Let’s Pretend The Truth Is Important (For Just A Minute, Anyway).

Kids who may be victims of abuse are put through something called a “victim sensitive interview.” Since children, in theory, don’t necessarily want to talk about being abused the entire interview process is a staged affair with few onlookers (that the child knows about, anyway) in a comfortable setting.  These interviews are (or should be) conducted by investigators with lots of training as conducting them wrong runs the potential double-hazard of either not getting enough information from the child, or getting suggested (ie. unreliable) information from the child.

We spend millions of dollars each year in an attempt to get objectively genuine information from children who may not know how or may not want to discuss what happened.We want the truth from those kids and we want it in a way that it can’t be questioned.

That makes sense.

There is no shortage of studies explaining both best techniques to produce the most reliable information as well as the techniques that produce garbage information. There are experts who have dedicated their careers to the study and even set up labs to test the suggestibility of interviewed subjects.

There’s a lot of time, money, and effort spent ensuring the truth comes out- after all, if the interviewer screws it up the consequence may be failing the most frail and vulnerable of people.

Potential abusers go through interviews, too. They’re not called “victim sensitive interviews” because they aren’t anything like the “victim sensitive” process. They’re called “interrogations.”

Since potential defendants, in theory, don’t necessarily want to talk about being abusers the entire interrogation is a staged affair.  It typically takes place in a spartan room devoid of comfort which may have a couple of investigators and who knows how many more watching over a video monitor.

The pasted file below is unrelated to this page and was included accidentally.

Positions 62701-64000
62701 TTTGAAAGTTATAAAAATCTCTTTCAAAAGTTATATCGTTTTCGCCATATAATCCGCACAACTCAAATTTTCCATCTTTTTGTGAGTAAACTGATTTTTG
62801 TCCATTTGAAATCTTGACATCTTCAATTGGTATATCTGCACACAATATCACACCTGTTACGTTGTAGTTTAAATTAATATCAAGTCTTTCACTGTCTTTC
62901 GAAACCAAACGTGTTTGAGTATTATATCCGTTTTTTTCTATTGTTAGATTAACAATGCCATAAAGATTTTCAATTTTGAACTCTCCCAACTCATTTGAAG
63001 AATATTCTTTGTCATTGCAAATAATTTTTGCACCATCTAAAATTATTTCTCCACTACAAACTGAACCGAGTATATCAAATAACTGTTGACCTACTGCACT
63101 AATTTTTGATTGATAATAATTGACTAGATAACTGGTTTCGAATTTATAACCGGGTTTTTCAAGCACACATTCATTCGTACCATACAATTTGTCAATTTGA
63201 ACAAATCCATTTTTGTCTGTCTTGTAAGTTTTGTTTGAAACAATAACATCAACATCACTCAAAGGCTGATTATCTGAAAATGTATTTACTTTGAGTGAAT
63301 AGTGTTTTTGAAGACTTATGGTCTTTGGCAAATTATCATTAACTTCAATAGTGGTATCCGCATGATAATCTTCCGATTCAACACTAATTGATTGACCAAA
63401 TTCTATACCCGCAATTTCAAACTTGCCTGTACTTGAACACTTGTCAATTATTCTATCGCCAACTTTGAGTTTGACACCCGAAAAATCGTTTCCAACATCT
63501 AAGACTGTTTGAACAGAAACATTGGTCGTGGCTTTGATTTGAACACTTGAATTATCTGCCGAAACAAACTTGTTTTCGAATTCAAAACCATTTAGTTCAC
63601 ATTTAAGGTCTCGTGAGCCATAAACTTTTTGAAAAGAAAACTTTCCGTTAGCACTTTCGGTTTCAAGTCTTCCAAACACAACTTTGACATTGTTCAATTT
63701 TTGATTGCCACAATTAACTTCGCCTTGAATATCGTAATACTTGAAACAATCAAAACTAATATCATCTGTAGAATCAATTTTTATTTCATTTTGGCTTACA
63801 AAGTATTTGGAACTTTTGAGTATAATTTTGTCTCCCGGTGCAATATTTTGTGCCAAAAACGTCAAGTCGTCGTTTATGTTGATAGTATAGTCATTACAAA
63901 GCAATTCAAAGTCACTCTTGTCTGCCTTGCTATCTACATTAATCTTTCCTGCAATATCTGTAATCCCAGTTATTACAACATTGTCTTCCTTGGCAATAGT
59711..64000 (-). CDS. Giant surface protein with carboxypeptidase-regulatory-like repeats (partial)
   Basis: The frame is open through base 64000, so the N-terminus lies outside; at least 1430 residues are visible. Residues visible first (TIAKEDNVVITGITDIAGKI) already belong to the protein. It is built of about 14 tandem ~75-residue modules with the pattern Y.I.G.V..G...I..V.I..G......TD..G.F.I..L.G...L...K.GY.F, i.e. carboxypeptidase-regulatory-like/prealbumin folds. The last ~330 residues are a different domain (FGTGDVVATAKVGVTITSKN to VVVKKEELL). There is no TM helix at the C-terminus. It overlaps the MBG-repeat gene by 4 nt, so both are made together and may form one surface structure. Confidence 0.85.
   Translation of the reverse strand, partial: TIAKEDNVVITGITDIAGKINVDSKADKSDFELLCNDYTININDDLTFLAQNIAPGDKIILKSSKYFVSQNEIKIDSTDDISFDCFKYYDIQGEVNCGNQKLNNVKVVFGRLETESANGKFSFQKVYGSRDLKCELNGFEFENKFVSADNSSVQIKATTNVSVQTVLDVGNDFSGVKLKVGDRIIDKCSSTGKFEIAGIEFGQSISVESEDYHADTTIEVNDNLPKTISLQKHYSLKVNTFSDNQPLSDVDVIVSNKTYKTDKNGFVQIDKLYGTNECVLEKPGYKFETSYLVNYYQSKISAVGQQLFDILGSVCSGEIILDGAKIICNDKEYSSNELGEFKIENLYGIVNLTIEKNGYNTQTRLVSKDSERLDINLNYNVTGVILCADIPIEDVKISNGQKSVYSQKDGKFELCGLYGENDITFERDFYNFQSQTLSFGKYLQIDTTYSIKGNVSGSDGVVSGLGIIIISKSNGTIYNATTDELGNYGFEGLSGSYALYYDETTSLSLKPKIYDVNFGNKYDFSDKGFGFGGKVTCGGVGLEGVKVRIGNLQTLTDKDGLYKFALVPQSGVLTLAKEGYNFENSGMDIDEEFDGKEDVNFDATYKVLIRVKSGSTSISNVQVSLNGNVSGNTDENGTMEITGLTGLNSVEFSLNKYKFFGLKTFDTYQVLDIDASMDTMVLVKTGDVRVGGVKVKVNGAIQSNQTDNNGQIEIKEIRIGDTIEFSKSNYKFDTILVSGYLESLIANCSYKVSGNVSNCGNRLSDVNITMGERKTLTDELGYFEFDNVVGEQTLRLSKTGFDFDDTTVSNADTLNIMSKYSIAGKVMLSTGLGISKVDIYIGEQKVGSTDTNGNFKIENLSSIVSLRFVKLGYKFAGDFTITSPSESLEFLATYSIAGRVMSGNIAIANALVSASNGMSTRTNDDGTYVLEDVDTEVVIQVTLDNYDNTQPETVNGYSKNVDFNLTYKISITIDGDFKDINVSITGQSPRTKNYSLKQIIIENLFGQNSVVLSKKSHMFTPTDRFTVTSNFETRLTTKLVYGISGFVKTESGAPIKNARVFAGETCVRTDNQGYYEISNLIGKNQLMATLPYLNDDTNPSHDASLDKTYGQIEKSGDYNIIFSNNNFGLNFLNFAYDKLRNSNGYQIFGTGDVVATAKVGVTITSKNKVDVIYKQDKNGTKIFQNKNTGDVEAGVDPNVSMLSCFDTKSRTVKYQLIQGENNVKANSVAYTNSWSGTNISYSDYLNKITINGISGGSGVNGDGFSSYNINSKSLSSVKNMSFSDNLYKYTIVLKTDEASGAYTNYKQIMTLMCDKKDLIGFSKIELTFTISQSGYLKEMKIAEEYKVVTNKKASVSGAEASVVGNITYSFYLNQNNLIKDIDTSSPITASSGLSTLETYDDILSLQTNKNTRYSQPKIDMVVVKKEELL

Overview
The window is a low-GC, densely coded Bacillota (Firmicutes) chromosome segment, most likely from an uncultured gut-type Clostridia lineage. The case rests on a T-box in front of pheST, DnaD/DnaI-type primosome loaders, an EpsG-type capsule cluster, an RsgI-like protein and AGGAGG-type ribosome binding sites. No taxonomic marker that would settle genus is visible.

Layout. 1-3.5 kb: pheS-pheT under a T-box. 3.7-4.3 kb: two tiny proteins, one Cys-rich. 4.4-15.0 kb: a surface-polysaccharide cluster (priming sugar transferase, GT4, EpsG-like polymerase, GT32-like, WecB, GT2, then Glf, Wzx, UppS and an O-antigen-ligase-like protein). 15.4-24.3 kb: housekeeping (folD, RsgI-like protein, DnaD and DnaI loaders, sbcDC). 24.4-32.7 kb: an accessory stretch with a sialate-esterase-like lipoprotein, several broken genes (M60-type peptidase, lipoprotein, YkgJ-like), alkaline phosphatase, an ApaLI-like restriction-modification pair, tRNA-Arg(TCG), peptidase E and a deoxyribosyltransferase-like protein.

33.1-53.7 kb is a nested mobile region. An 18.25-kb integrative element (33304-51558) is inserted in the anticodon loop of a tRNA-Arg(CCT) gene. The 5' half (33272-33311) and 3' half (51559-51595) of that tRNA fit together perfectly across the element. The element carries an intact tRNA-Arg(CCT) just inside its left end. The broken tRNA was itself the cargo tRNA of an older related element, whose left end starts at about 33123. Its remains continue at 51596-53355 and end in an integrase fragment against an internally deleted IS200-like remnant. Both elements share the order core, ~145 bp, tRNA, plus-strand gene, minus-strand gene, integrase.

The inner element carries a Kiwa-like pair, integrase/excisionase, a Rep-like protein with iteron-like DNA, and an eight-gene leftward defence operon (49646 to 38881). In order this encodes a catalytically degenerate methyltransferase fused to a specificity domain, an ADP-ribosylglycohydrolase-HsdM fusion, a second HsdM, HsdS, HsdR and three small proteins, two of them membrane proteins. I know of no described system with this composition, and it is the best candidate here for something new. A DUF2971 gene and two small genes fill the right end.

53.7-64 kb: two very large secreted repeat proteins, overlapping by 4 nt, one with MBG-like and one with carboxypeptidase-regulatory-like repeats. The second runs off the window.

These interviews are conducted by a trained investigator using a psychologically suggestive technique called the Reid Technique. Like the victim sensitive interview techniques, the Reid method has been studied and analyzed for years yielding no shortage of people who’ve acquiesced to the psychological games and confessed to crimes (even murder) that they factually did not commit.

While it can be reliable it also can be extremely unreliable- with the difference often not being in the training of the interrogator, but rather the interrogator’s preconceived belief of what the defendant should be saying.

If the risk of a poor child sensitive interview technique is an abuser going free, decades of exoneration have shown us that the risk of poor Reid Technique is caging up people that the police have already determined are guilty even when they aren’t.

Notwithstanding the number of both practical (ie. Numbers of “confessed” criminals being declared actually innocent in post-trial proceedings) and scholarly negative review of interrogations done with Reid, it’s still commonplace in interrogations throughout the country. You’d think that a system which so poorly distorts the truth might be jettisoned in favor of something more reliable but, sadly, the system is focused only on “proof beyond a reasonable doubt” (and not truth).